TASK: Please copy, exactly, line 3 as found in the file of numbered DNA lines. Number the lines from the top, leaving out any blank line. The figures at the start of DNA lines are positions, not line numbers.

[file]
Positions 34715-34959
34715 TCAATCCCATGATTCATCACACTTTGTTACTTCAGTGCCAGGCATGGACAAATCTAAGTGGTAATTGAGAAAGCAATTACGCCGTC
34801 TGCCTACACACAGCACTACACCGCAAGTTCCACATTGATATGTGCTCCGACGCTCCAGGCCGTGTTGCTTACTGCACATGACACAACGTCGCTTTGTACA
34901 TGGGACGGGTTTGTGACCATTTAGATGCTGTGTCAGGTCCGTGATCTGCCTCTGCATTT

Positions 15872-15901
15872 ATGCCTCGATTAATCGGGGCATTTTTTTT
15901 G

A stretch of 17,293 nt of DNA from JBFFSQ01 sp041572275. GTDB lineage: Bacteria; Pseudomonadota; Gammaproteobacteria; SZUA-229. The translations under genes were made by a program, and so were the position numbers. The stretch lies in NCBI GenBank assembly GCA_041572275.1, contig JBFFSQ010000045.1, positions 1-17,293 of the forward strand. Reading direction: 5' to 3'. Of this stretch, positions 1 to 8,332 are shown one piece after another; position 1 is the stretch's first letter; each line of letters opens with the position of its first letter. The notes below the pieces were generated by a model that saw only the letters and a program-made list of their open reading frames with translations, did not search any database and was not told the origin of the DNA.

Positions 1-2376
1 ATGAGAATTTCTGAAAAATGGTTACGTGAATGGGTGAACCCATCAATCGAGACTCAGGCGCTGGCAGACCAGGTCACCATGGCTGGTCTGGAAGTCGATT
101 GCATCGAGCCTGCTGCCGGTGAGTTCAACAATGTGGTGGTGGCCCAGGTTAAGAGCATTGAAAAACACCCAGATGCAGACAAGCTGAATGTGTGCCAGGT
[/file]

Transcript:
34801 TGCCTACACACAGCACTACACCGCAAGTTCCACATTGATATGTGCTCCGACGCTCCAGGCCGTGTTGCTTACTGCACATGACACAACGTCGCTTTGTACA